The vacant former Lane Bryant storefront in Riverhead Centre is now being proposed as a restaurant.
The Riverhead Town Board discussed the proposal at its work session Thursday and ruled out a request for two restaurants in that space, but agreed to schedule a public hearing on the special permit application to allow one restaurant.
However, board members plan to use the application as leverage to require Riverhead Centre to approve a cross easement with the property to the east, where the late Irwin Garsten has town approval to build a 60,000-square foot shopping center, which has yet to be started.
The cross easement, which Garsten had already approved, would allow traffic to go from one shopping center to the other without getting back on Route 58.
Attorney Patricia Moore, representing Riverhead Centre, the 50-acre shopping center on Mill Road and Route 58, said the shopping center first opened in 2003, a year before the zoning was changed from Business B, which permits restaurants, to Destination Retail Center, which does not.
The 395,000-square-foot shopping center already has two small restaurants — Country Rotisserie and Strathmore Bagel Cafe — along with a free-standing restaurant, TGIFridays, and a currently vacant spot that has been a restaurant site in the past and is currently being proposed for an International House of Pancakes. In addition, the Chase Bank site previously was a Krispy Kreme restaurant.
Ms. Moore argued that since this part of the center was approved under Business B zoning, adding another restaurant is considered an expansion of a pre-existing, non-conforming use, which is allowed by special permit from the Town Board, even though restaurants are not permitted under the site’s current zoning.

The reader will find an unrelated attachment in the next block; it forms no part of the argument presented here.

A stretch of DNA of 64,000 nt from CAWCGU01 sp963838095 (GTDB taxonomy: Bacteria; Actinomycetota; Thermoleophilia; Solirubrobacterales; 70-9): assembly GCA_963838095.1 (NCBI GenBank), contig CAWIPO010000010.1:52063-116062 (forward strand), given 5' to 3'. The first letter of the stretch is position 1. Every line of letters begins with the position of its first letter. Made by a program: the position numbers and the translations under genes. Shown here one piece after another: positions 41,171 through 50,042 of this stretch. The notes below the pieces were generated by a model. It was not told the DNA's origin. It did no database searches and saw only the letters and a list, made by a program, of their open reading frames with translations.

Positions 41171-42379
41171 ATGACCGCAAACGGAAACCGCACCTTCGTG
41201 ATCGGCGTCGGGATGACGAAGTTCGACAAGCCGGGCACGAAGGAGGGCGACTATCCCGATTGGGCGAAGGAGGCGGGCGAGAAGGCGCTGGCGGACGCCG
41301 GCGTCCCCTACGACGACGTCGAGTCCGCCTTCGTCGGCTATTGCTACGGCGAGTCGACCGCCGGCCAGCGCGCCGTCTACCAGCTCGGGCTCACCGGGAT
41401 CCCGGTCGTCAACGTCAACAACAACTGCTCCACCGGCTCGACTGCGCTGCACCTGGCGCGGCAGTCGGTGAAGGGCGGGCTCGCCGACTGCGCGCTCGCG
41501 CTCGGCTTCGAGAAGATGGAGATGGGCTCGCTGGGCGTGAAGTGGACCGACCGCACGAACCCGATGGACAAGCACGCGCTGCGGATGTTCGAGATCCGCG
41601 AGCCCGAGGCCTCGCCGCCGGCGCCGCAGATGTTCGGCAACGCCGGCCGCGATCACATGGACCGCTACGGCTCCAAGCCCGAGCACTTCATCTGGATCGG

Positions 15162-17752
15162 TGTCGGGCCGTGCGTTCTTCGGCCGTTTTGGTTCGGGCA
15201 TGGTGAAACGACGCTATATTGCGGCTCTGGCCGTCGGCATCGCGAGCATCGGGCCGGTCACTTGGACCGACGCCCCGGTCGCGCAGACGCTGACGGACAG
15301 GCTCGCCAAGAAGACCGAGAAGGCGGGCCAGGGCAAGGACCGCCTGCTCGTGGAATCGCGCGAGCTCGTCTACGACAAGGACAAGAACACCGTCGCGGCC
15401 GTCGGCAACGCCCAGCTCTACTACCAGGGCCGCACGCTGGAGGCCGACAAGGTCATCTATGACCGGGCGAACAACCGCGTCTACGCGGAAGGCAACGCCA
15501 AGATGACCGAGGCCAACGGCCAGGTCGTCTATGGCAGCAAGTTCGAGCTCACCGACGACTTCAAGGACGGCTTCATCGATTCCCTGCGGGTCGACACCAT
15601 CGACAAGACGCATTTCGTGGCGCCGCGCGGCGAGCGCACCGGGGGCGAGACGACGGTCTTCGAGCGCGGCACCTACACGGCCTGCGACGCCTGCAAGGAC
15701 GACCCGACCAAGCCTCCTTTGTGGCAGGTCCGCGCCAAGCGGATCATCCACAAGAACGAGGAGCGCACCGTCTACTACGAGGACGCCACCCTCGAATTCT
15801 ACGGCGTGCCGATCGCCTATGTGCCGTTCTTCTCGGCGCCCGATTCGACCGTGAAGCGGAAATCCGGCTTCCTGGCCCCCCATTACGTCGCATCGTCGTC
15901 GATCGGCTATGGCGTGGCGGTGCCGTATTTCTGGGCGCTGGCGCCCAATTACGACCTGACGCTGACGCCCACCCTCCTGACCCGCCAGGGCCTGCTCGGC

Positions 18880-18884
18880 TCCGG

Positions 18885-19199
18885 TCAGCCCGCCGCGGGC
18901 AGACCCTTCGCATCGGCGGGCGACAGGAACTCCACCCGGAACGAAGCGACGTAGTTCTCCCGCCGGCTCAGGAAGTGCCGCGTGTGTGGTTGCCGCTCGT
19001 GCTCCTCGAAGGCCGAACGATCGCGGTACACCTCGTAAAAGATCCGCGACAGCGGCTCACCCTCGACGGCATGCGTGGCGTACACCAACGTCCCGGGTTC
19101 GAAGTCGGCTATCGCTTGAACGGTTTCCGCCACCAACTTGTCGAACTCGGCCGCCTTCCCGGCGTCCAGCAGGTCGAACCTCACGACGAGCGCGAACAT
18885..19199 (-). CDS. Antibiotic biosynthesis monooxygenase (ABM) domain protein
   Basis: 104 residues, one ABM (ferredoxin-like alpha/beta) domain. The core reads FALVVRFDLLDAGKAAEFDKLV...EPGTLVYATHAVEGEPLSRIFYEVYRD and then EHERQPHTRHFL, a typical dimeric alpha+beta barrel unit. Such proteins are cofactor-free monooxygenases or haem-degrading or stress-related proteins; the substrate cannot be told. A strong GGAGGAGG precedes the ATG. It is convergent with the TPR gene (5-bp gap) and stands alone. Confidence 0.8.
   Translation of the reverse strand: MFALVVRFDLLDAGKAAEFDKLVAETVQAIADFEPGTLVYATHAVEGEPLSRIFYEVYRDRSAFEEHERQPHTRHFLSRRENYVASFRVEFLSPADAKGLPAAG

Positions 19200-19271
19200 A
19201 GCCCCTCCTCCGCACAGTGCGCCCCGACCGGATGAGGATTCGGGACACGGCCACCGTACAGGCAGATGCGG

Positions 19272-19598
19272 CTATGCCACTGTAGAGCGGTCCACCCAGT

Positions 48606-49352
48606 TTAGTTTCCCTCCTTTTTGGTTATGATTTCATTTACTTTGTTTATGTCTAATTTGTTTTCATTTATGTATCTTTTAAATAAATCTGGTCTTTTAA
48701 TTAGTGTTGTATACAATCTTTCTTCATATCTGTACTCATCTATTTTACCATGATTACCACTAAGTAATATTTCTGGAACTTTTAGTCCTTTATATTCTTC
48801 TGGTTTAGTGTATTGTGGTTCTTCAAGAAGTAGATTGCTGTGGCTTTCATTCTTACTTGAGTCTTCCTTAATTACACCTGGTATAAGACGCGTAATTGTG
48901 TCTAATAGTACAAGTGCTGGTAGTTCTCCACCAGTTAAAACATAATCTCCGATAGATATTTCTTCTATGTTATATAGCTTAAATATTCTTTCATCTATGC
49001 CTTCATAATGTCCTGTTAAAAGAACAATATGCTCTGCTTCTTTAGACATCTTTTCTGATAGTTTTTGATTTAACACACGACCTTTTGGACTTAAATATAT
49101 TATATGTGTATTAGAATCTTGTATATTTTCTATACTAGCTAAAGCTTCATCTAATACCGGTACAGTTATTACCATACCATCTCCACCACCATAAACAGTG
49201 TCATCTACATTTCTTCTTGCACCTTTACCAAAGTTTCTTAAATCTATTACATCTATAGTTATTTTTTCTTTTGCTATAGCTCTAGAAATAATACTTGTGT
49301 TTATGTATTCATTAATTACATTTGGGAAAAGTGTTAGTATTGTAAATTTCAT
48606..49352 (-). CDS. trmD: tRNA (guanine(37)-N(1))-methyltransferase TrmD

The town’s chief building inspector, Brad Hammond, also said in a letter in January that a restaurant can be permitted with a special permit in the former Lane Bryant suite as a pre-existing, non-conforming use.
The 4,921-square-foot vacant suite is located just west of Mattress Firm, and north of Chase Bank, and has been vacant for about two years.
Ms. Moore asked that they be given “flexibility” to allow either one restaurant or two at the site, since some potential tenants have asked for more or less space than others. She said between 120 and 160 seats could fit on the site.
“We have not been able to secure a tenant without knowing the timeline for when the special permit might be approved,” she said.
Town Board members rejected that part of the proposal.
“I have a problem with that,” said Councilwoman Jodi Giglio, who said what Ms. Moore proposed sounded like a strip mail.
“I think it’s precedent setting,” Ms. Giglio said, adding that the site is near a dangerous corner.
She felt that allowing just one more was more suitable to the location.
“I want the space occupied,” said Councilman Tim Hubbard. “I don’t want to see it unoccupied, but I would prefer one restaurant to two.”
“I think the restaurant use, we’re all in agreement with,” said Supervisor Laura Jens-Smith. “It’s the size and configuration” that’s at issue.
Councilman Jim Wooten voiced support for having just one restaurant at the site, while Councilwoman Catherine Kent said there are too many fast food restaurants already.
Ms. Moore said these would not necessarily be fast food restaurants.
The board has yet to formally schedule the public hearing required for the special permit application.
Photo: Riverhead Centre wants to put restaurant in the vacant former Lane Bryant site. (Credit: Tim Gannon)